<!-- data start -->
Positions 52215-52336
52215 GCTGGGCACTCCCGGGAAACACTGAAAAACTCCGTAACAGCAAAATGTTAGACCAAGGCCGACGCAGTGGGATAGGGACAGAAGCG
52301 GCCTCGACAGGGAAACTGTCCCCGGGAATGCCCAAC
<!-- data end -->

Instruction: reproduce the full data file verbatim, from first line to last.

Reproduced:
Positions 52215-52336
52215 GCTGGGCACTCCCGGGAAACACTGAAAAACTCCGTAACAGCAAAATGTTAGACCAAGGCCGACGCAGTGGGATAGGGACAGAAGCG
52301 GCCTCGACAGGGAAACTGTCCCCGGGAATGCCCAAC